Prior to the Amendment Act, it was unclear whether foreign licence holders could have their licence seized when they face 28-day roadside suspension. This sent a mixed message about whether the offender is allowed to continue driving, compared with a New Zealand licence holder whose licence was removed. This measure made it fairer by clarifying this aspect and ensuring all licence holders face the same sanctions.

Why was there a need to amend the provisions about who may take blood in a hospital or doctor's surgery?

Prior to the Amendment Act, the law hindered doctors’ ability to take blood when drugged or drink driving was suspected. It specified that blood could only be taken by a doctor, nurse or medical laboratory technologist instructed to do so by the doctor in charge. In some cases this requirement created significant delays which impact on blood test results. The changes to this do not reduce the clinical obligations for doctors, but remove unnecessary delays.

Did the change to the gazette requirements for breath test notices mean that breath tests will change?

No, there are no current plans for a change to the breath tests, this change was to ensure that requirements are clarified if any changes are made in the future.

Why were there changes made to the requirements for the Police Commissioner to be notified of the approved laboratory by a person taking a blood specimen?

This reduced the paperwork for medical professionals when blood needs to be taken for a drink or drugged driving offence. Prior to the Amendment Act, a person taking a blood specimen needed to fill out forms to notify the Police Commissioner of the approved laboratory the blood sample will be going to. This was despite there only being one approved laboratory. This requirement is removed unless there is another approved laboratory. This change reduces complications and costs for medical professionals.

Why were changes made to the time a suspension takes effect for transport service drivers, driving instructors or testing officers?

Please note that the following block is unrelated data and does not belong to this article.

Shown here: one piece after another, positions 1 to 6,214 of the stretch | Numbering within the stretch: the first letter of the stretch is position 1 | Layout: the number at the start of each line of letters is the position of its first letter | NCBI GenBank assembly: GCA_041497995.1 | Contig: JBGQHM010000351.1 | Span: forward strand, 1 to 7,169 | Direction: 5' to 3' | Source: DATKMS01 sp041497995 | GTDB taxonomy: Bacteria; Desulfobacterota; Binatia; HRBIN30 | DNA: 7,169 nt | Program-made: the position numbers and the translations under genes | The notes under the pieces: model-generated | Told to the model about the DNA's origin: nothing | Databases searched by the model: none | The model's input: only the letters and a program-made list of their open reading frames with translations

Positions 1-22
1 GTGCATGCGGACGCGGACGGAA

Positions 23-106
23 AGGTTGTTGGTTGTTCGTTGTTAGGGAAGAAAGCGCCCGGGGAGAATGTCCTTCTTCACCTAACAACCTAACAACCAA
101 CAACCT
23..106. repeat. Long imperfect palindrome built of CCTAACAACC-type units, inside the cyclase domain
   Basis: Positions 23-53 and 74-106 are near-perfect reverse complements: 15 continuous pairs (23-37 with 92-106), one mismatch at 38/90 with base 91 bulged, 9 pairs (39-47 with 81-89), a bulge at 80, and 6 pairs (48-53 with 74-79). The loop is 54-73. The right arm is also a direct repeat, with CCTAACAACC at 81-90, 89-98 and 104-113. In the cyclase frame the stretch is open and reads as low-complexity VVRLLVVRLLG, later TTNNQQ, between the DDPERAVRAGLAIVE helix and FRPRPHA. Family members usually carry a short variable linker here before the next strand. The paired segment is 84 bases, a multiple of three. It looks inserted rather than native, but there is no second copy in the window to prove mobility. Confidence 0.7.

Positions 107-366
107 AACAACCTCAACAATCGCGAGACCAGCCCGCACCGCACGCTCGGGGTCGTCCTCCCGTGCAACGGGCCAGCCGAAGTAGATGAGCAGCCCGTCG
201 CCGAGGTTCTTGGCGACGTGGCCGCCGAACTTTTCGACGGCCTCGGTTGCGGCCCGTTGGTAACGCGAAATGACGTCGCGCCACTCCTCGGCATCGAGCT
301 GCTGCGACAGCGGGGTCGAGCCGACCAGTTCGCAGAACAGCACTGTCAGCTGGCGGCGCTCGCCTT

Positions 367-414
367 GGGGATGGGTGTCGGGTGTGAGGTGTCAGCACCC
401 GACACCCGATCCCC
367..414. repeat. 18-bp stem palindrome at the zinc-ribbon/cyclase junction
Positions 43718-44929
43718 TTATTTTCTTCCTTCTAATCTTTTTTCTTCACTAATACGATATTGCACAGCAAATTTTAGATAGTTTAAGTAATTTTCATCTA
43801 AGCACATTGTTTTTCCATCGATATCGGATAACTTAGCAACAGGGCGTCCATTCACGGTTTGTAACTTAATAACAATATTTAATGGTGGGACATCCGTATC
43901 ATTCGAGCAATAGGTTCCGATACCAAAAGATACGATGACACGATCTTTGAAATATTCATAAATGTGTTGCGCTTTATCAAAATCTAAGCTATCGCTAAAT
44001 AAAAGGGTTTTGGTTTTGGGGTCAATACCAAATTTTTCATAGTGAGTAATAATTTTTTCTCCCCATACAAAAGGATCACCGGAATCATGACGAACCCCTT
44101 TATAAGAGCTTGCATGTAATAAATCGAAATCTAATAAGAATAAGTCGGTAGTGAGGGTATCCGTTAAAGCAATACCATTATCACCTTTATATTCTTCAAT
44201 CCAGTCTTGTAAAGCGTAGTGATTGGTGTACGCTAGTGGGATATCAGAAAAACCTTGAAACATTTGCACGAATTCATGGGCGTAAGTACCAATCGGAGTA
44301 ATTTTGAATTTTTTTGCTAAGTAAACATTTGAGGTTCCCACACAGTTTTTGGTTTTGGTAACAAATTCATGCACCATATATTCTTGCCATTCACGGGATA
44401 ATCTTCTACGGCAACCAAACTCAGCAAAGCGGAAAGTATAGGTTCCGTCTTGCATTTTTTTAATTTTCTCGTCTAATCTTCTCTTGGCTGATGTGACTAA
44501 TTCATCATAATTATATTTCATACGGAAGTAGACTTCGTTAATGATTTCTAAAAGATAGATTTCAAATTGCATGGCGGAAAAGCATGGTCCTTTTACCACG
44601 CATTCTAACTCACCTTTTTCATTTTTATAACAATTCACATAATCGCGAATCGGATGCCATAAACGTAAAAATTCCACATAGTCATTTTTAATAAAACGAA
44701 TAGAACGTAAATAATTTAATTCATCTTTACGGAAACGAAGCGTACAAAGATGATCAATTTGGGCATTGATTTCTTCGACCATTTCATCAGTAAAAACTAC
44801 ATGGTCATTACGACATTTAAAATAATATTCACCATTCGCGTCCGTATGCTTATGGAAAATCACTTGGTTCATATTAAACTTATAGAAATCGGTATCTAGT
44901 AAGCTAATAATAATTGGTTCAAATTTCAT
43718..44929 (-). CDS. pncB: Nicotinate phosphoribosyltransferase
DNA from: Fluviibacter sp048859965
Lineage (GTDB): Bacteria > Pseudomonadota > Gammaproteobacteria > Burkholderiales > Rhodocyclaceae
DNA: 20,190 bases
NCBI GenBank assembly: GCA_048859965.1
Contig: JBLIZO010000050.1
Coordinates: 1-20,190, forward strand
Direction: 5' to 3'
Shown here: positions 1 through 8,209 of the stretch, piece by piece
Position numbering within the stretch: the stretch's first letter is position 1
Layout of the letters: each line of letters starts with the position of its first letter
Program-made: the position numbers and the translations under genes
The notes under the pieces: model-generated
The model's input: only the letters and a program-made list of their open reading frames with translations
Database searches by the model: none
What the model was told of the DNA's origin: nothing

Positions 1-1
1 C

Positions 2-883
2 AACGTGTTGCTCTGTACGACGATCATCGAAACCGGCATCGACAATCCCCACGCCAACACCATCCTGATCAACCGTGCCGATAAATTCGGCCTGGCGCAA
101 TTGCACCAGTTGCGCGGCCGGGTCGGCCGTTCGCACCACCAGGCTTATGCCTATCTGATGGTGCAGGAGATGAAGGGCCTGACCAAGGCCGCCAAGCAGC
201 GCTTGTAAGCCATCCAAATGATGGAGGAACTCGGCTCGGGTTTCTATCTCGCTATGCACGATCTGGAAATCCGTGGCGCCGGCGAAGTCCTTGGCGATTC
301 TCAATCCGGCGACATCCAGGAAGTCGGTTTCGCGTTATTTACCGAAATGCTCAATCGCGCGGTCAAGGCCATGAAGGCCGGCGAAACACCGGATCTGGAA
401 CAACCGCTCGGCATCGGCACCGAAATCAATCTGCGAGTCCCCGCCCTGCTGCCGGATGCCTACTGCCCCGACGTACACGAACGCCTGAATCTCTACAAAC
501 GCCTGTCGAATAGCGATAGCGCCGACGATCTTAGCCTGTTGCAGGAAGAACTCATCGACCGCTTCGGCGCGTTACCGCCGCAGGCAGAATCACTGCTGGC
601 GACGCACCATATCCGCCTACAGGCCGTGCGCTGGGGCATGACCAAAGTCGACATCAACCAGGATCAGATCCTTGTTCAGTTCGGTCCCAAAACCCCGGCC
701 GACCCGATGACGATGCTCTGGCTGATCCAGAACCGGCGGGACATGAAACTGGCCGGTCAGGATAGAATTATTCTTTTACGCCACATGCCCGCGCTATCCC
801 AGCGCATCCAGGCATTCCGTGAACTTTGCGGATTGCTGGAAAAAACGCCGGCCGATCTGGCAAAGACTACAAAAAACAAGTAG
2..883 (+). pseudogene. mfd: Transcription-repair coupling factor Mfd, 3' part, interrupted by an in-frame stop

This ensures a suspension for a driver who poses a risk to passengers or other road users takes place immediately. Prior to the Amendment Act, suspensions for these offenders did not apply until 28 days after the notice is served. An affected driver still has the right to have their suspension tested in Court.

Provisions to enhance the effectiveness of Land Transport Rule-making

What affect do these changes have on the Rule-making process?

These changes allow Rule changes to be made by order in council where immediate changes are needed. This can reduce costs and improve efficiency and is the standard process for secondary legislation such as Regulations. Changes also remove the need for a Rule to be Gazetted 28 days before it comes into force and allow more flexibility around the notification of a Rule coming into force.

These changes also improve efficiency as other methods of notifying the public have meant Gazetting and newspaper notices are not always appropriate for Rules that only affect industry or a small number of people. The NZ Transport Agency allows those with an interest in potential Rule changes to register on its website to receive updates. This can be done at: link)

Why was there a need to allow for demerit points to remain for 2 years after the offence they apply to?

Prior to the Amendment Act, demerit points remained until two years had passed or the driver had their licence suspended or disqualified for a period of at least three months, whichever came first. There was no requirement for the disqualification to be related to the offence that earned them the demerits (eg a person may have demerits for speeding which are wiped when they receive a licence disqualification for drink driving). Removing this inconsistency ensures repeat traffic offenders face the full weight of the penalties they have incurred.

Why was there a need to allow a change to the amount of demerits that are wiped by a licence suspension?

There had been cases where offenders continued to incur demerits after already accumulating 100 demerits but before licence suspension was served. These excess demerits were then wiped. This change ensured these demerits still have a penalty value and that offenders face the full weight of the penalties they incur.

Why was there a need to allow more than one period of licence suspension to be imposed and to be served consecutively?

Prior to the Amendment Act, drivers who accumulated 100 or more demerit points had their licence suspended for a single 3-month period and all their demerit points were cleared.  However, there were cases where drivers continued to incur large numbers of demerits after already reaching 100 demerit points but before licence suspension had been served. This change will help ensure these drivers do not benefit by ensuring the licence suspension period for these drivers is longer.